US parents blame violence on games as much as guns


Both believed to contribute to real-world violence by 75% of parents polled

US parents blame violence on games as much as guns

US parents are as likely to blame games for real-world violence as they are to blame guns, a new survey has found. Both were cited as factors contributing to violence by 75 percent of parents polled.

The survey, conducted last week and commissioned by parent watchdog outfit Common Sense Media and the political advocacy group Center for American Progress, polled a group of 1,050 parents with children under the age of 18 living at home. Common Sense Media has made violent games a cause in the past, and the Center for American Progress has advocated for a range of progressive causes, including stricter gun control measures.

The groups presented parents with a list of factors and asked them whether or not each contributes to violence in the US. Respondents had three choices for each factor: Does, Does Not, or Not Sure.

While the majority of parents believed games and guns to be contributing factors, they were not the most commonly cited problems. Those were a lack of supervision for children (93 percent) and bullying (92 percent). Followed those were actual real-life crime (86 percent) and violence on TV and in movies (77 percent). The only offered factor deemed less culpable than games and guns was violent toys, which 64 percent of parents said contributed to real-world violence.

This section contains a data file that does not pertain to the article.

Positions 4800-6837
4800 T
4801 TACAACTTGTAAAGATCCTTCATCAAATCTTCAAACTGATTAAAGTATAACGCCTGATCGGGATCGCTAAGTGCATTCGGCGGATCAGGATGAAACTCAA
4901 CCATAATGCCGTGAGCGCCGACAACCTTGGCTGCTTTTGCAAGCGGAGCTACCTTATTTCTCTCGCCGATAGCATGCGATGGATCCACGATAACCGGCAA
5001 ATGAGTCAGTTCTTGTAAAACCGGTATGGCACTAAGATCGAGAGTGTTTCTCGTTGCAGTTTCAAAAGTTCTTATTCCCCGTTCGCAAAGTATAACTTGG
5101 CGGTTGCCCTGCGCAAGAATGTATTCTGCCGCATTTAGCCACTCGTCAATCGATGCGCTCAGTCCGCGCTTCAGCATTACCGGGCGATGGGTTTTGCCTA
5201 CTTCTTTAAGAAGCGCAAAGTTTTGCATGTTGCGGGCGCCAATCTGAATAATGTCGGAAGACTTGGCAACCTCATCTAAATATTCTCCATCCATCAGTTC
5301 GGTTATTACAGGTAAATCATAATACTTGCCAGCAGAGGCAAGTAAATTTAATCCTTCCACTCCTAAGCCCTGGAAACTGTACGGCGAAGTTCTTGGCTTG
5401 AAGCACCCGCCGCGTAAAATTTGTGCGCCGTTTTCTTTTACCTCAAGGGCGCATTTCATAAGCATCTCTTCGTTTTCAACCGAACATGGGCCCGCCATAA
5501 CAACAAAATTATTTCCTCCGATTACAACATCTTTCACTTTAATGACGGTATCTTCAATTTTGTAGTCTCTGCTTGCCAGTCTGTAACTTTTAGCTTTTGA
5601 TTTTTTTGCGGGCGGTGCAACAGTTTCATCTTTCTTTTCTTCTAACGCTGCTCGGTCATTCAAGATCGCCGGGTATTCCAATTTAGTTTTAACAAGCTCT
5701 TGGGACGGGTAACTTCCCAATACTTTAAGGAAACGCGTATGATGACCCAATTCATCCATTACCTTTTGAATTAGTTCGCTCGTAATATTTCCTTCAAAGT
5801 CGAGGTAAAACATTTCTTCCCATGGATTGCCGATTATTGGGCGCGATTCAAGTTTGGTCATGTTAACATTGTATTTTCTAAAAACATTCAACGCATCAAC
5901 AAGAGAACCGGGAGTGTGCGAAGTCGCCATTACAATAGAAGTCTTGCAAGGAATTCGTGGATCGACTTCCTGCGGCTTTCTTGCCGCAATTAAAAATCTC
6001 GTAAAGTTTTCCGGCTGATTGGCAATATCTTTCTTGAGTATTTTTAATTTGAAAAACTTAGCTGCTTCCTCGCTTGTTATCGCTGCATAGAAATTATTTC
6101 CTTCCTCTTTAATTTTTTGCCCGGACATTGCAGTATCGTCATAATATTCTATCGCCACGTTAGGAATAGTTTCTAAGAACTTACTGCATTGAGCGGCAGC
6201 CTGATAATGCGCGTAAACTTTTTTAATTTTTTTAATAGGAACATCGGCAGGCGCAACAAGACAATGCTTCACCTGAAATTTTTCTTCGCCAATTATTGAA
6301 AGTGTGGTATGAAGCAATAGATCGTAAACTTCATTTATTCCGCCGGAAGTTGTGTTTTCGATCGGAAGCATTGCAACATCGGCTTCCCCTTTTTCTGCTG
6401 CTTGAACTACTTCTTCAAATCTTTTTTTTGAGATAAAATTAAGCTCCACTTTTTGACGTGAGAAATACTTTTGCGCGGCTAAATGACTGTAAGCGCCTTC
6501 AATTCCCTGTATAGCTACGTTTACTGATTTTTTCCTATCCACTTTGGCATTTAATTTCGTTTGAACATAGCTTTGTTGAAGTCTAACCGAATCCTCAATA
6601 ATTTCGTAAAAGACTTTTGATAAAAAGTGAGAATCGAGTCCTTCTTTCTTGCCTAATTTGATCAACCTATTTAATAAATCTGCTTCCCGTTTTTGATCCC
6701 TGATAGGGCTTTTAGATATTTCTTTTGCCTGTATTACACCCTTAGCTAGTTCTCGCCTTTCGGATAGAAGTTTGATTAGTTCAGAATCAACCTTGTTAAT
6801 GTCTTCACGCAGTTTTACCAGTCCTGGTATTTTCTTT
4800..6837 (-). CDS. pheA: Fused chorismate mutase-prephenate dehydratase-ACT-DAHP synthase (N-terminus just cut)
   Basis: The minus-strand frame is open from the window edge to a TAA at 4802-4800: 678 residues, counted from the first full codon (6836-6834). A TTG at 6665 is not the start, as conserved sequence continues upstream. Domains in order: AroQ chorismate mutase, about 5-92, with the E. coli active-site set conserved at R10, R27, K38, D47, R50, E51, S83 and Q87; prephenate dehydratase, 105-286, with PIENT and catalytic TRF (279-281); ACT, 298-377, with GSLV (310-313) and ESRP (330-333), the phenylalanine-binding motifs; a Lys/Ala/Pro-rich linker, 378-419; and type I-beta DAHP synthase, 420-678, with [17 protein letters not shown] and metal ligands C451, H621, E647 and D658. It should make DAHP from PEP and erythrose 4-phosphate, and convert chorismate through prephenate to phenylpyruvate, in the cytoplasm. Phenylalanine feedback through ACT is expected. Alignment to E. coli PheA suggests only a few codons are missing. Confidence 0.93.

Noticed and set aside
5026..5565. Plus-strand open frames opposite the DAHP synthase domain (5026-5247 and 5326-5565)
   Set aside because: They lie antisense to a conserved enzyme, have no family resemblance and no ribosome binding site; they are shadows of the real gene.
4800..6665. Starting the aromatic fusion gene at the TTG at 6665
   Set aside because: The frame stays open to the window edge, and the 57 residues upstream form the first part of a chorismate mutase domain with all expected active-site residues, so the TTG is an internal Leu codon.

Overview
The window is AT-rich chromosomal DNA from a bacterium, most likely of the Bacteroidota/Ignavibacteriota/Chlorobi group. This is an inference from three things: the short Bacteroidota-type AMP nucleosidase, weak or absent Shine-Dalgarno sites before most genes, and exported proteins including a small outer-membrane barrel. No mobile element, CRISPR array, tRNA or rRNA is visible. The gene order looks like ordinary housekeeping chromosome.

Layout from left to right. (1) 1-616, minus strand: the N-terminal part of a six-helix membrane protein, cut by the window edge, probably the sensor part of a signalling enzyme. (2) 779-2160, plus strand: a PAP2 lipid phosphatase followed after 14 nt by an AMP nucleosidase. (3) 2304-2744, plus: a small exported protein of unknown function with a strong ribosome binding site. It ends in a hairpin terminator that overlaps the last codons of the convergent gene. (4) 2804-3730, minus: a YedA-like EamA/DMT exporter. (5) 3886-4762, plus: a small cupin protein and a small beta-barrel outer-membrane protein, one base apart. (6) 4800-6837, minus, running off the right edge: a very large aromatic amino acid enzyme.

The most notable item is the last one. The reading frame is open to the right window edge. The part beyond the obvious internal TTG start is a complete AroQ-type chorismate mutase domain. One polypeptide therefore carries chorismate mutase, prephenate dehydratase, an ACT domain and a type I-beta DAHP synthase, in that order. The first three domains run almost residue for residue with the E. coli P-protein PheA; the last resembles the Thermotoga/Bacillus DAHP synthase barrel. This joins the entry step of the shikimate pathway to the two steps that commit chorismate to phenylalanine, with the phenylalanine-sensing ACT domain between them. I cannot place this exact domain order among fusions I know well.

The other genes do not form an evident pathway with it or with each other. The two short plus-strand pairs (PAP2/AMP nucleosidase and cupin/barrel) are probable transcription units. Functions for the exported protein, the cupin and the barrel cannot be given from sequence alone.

The parents were also asked to rate on a scale of 1-10 how much they agreed with statements like, “Addressing violence in the United States will require taking action on violence in the media and keeping weapons away from our kids.” That question averaged an 8.3. When asked if the media industry has the power to curtail the culture of violence, the average response was an 8.4. However, when asked if the gun industry “has the power to help address this violence and should be part of the solution,” parents averaged a 7.9 response.

“These survey results demonstrate that parents are anxious about their children’s safety in America today and that they believe we need real action to prevent gun violence and change the culture of violence,” Center for American Progress president and CEO Neera Tanden said in a statement accompanying the survey’s release. “We need to do both; this is not a choice between two important goals.”

 

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